6. Establish and maintain a multi-skilled, non-violent, highly-trained “Sea-Air-Land Disasters Emergency Force”, based on the coastguard, fire and ambulance services, to help deal with national and international emergencies.
 
7. Educate individuals and groups, children and adults, to act rationally at times of conflict and thus to know how to build trust and self-empowerment, to use conflict prevention and all forms of non-violent conflict resolution – mediation, negotiation, conciliation, arbitration and reconciliation or, as a last resort, passive resistance, civil disobedience, conscientious objection and non-violent direct action.
 
8 Ensure that children as well as adults learn about peace, disarmament and human rights and that they are able to practise peace skills in a non-violent, co-operative atmosphere.
 
9. Subsidise only those youth organizations that promote peace (e.g. Woodcraft Folk).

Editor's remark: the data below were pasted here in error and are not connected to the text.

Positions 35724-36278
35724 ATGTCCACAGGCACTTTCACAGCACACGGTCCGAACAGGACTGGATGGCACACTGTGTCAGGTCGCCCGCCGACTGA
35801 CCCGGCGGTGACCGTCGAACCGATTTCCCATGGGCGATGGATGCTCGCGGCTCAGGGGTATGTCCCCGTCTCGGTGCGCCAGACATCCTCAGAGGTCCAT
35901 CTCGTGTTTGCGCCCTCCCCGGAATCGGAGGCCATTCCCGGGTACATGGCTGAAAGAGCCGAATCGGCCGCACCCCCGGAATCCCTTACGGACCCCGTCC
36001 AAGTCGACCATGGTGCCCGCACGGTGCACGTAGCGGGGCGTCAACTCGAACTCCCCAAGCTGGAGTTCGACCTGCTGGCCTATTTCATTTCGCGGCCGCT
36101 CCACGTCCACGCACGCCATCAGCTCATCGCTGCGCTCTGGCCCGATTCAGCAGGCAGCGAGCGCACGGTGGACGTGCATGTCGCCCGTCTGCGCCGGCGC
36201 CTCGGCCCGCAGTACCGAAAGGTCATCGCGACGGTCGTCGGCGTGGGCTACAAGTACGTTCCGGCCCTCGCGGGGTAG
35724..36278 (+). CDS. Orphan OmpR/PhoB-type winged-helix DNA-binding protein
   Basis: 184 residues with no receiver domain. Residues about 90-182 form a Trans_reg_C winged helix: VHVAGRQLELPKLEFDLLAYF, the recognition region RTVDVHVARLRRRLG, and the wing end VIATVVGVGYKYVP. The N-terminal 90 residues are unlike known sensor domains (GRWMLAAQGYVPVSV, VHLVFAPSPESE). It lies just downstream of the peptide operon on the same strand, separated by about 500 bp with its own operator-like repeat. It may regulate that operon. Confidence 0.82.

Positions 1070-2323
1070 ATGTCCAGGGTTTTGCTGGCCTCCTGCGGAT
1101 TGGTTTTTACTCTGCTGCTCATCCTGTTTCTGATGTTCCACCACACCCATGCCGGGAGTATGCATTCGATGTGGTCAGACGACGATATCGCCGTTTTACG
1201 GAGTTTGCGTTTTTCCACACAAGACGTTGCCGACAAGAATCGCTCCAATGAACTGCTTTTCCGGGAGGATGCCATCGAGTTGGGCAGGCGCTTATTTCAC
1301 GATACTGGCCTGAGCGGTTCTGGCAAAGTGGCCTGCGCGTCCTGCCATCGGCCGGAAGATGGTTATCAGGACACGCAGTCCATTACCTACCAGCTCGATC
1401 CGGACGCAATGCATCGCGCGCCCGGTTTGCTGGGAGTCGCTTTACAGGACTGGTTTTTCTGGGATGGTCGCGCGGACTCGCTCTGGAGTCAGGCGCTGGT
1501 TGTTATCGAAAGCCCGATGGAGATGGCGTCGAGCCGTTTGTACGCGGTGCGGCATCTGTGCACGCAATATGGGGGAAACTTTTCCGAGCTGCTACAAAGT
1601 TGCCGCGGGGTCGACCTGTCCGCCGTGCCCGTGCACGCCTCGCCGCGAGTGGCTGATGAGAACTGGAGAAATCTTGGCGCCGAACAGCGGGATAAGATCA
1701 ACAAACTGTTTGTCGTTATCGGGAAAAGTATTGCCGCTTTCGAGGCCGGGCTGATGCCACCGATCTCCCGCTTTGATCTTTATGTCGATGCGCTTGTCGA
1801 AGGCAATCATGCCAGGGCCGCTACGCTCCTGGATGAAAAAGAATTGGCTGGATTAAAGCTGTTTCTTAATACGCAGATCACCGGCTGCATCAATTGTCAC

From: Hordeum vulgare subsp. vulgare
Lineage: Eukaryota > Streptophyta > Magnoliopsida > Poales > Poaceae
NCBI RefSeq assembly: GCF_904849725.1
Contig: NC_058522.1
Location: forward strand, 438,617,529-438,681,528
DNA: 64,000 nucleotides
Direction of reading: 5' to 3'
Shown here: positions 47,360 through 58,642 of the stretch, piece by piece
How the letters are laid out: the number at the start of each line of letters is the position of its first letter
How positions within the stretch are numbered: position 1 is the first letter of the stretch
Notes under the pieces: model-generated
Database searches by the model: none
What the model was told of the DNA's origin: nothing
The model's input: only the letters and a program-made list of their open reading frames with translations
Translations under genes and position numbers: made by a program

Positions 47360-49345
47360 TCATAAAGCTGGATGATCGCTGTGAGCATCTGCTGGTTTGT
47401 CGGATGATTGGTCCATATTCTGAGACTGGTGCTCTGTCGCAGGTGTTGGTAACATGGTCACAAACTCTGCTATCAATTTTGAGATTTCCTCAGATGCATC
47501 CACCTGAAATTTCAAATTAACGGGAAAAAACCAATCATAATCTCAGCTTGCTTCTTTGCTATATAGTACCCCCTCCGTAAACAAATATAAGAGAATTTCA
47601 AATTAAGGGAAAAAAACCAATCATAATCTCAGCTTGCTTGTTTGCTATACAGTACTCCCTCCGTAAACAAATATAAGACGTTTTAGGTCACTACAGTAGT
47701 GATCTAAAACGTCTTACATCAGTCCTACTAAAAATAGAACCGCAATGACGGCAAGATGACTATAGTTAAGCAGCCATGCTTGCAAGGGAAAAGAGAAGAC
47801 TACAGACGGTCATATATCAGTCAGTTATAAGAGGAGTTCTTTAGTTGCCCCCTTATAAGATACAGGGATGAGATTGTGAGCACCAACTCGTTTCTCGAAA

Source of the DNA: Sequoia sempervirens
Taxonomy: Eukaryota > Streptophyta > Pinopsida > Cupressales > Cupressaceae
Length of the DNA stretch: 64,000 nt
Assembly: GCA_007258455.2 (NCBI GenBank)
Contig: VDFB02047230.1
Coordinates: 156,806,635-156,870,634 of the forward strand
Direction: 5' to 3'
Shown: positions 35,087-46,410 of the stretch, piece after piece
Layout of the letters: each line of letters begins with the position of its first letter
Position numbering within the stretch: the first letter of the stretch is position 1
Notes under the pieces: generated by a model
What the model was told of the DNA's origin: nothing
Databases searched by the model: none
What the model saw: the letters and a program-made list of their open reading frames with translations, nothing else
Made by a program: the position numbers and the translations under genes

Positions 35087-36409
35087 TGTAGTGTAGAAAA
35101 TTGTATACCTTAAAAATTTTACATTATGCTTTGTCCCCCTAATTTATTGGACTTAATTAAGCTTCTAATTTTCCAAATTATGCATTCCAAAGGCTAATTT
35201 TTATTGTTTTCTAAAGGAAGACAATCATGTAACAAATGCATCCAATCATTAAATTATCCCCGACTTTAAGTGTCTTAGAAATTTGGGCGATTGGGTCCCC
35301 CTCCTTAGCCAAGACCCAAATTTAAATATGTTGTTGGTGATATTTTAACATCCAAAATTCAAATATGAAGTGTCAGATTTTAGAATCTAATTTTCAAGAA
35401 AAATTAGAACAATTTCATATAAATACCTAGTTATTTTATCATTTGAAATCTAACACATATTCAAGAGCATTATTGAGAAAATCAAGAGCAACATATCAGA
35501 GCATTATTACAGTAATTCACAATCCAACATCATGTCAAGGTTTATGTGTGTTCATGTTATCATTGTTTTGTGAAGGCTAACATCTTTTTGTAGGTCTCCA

10. Set up a Ministry for Peace as part of a government orientated towards peace.
 
11. Adopt a democratic peace constitution for the European Union.
 
12. Strengthen our commitment to democratized peace-building organizations including the United Nations and its agencies, the Organisation for Security and Co-operation in Europe – for conflict prevention, crisis management and post-conflict rehabilitation.
 
13. Strengthen our commitment to the World Criminal Court.
 
14. Set up a world-wide disputes settlement service within the United Nations.
  
d. All People need policies for Social Justice and an Open Society
 
Our government needs to pass laws to